"New Groove" Plays New Tune
- Indian Comics Irregular #48
Formerly known as "Kingdom of the Sun," Disney's "The Emperor's New
Groove" is the latest movie to feature Native people. In it the
self-absorbed emperor Kuzco of an Inca-like kingdom gets turned into
a llama. He must struggle to regain his position and, naturally,
learn some humility along the way.
A couple of comments suggest the movie's quality:
· "'The Emperor's New Groove' is a delightful, effervescent
morality tale for children with such wit and sophistication that
adults are likely to be enchanted as well." (Kevin Thomas, LA Times,
· "Director Mark Dindal ('Cats Don't Dance') and the animation
gurus at Disney bring us the holiday entry of 'The Emperor's New
Groove,' which is, simply put, the best animated film in years."
(John Sylva, rec.arts.movies.reviews)
Best of all, "Groove" hasn't received the same scathing attacks as
the similar Road to El Dorado. To verify this, I searched the Net
and couldn't find one posting accusing the movie of stereotyping or
racism. It's more evidence of what I've said before: that the
criticism of these movies is about what's on the screen, not about
More Fantasy Fiction
Here's a summary of the best "What if?" fiction I've read about
· "Pastwatch: The Redemption of Christopher Columbus"--Orson
Scott Card. Time travelers persuade Columbus to treat the Caribbean
Indians as humans.
· "The Court-Martial of George Armstrong Custer"--Douglas Smith.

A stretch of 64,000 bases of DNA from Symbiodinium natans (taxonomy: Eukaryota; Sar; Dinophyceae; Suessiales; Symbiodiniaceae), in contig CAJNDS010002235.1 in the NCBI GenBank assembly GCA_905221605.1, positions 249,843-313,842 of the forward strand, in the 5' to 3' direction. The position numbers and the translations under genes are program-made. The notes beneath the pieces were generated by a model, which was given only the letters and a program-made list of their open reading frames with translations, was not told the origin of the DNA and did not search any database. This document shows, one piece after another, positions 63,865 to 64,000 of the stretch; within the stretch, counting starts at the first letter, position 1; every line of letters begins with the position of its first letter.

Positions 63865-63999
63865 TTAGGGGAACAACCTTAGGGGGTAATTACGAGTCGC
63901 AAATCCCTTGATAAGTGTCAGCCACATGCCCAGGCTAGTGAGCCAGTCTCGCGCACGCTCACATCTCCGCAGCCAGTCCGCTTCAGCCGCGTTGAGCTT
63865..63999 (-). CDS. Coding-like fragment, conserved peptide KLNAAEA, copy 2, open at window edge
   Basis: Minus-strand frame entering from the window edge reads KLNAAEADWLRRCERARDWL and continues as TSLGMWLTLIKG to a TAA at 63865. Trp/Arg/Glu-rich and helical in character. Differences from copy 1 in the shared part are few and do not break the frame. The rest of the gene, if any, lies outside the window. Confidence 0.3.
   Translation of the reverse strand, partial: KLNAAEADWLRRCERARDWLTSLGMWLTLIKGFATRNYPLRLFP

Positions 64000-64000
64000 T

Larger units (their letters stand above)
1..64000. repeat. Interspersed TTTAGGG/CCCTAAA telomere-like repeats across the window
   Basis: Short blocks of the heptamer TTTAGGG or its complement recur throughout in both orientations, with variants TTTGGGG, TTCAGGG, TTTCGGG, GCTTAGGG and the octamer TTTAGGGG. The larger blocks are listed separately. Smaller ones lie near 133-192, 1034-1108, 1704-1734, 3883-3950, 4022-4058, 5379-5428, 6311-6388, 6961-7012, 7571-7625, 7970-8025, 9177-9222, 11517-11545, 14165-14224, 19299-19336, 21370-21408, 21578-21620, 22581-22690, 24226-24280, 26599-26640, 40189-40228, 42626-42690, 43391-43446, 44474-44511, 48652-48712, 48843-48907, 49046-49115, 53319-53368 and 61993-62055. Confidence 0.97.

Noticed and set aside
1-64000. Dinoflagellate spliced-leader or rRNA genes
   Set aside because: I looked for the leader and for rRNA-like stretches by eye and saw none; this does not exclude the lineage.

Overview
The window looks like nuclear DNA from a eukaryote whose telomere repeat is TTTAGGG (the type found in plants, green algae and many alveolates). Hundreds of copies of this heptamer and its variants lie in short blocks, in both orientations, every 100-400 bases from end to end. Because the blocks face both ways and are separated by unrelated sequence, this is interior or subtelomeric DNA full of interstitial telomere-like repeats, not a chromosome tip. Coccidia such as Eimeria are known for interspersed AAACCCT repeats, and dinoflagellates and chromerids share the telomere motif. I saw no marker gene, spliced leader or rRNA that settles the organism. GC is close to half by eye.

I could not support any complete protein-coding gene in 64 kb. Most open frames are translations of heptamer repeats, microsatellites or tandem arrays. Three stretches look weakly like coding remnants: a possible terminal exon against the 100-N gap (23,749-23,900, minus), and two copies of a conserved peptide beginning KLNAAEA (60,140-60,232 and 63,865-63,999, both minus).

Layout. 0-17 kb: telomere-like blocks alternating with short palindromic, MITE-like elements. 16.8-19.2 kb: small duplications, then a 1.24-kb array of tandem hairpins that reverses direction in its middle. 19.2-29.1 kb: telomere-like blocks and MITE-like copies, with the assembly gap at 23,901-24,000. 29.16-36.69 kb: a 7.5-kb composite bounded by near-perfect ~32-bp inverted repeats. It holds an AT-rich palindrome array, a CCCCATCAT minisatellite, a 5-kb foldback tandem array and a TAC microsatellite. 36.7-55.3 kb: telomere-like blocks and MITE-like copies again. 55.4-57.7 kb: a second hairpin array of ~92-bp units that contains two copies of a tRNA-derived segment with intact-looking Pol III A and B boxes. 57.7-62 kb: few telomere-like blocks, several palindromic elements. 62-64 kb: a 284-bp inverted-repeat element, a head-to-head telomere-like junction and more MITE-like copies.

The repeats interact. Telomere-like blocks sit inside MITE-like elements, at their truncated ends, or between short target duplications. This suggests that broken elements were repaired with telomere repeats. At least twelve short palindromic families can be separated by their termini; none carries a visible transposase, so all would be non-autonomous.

As the lone survivor of Little Big Horn, Custer goes on trial for
· "Apacheria"--Jake Page. A singleminded leader forges the Apache
into an unstoppable army of freedom fighters.
· "The Sleeping Serpent"--short story by Pamela Sargent in "The
Way It Wasn't: Great Science Fiction Stories of Alternate History."
The Mongol Empire reaches America--but will it conquer the Natives or
· "For Want of a Nail"--Robert Sobel. If the colonists had lost
the American Revolution, the Indians arguably would be better off.
For more on the best Indian-themed books, visit
Best Indian Comic Ever?
Written by Steve Englehart in the early '80s, the COYOTE graphic
novel and comic book series is one of the best about Native
Americans. As advisor Todd Tamanend Clark puts it, "In its early
issues (before its artistic deterioration), COYOTE was the most
radical Native comic so far written. Coyote often thought and spoke
somewhat akin to an AIM activist, with talk of invaders,
Eurocentrism, Christianity as merely another myth, etc."
More Positive Reviews
We recently received a rave review from Blackfire
(http://www.blackfire.net), the talented Navajo musical group.
"Peace Party is inspirational, educational, and revolutionary," is
how they termed it. We hope to feature Blackfire, Casper of Hopiland,
and other Native performers in our next edition.
Another who loved the comics is Victor Rocha (Pechanga), who said
simply, "They're beautiful." Victor was impressed enough to join our
Board of Advisors. To see his excellent compendium of Indian news,
Blue Corn Comics